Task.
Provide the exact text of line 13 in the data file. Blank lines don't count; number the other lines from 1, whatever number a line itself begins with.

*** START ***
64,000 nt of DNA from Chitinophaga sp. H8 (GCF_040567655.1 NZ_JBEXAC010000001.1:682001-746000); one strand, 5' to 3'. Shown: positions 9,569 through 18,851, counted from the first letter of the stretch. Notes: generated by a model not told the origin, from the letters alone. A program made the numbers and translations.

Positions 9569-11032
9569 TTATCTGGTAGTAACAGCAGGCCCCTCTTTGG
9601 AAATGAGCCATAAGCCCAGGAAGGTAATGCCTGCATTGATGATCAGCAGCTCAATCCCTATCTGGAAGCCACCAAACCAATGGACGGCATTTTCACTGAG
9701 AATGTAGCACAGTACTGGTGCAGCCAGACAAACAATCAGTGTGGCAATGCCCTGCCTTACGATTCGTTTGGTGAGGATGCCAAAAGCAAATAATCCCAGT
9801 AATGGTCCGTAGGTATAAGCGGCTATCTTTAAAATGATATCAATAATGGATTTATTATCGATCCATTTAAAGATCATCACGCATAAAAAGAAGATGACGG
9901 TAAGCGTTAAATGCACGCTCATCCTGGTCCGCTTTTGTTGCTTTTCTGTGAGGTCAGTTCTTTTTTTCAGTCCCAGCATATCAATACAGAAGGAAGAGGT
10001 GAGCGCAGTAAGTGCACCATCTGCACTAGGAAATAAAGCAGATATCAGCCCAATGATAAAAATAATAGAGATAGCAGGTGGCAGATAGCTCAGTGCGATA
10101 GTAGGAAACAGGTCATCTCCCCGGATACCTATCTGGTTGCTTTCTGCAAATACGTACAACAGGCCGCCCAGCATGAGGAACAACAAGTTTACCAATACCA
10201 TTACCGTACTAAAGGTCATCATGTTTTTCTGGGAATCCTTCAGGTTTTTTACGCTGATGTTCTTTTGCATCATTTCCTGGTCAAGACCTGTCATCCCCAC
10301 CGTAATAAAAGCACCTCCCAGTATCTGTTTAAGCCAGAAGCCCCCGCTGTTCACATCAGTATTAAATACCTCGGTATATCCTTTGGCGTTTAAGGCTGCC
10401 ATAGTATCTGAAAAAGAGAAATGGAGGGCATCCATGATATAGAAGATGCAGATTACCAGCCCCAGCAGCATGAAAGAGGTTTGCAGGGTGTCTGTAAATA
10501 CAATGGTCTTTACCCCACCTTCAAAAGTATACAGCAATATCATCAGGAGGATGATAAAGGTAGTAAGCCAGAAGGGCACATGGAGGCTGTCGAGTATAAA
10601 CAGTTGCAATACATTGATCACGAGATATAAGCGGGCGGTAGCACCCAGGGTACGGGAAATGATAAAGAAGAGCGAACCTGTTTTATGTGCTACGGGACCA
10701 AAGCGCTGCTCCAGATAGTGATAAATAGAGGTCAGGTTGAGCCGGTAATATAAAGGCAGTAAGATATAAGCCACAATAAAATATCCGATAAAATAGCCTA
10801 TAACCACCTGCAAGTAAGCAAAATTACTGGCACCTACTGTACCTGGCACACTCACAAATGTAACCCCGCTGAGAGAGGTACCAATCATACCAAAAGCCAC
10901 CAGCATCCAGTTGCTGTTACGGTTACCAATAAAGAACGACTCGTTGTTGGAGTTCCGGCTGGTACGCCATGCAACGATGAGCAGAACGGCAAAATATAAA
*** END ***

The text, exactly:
10501 CAATGGTCTTTACCCCACCTTCAAAAGTATACAGCAATATCATCAGGAGGATGATAAAGGTAGTAAGCCAGAAGGGCACATGGAGGCTGTCGAGTATAAA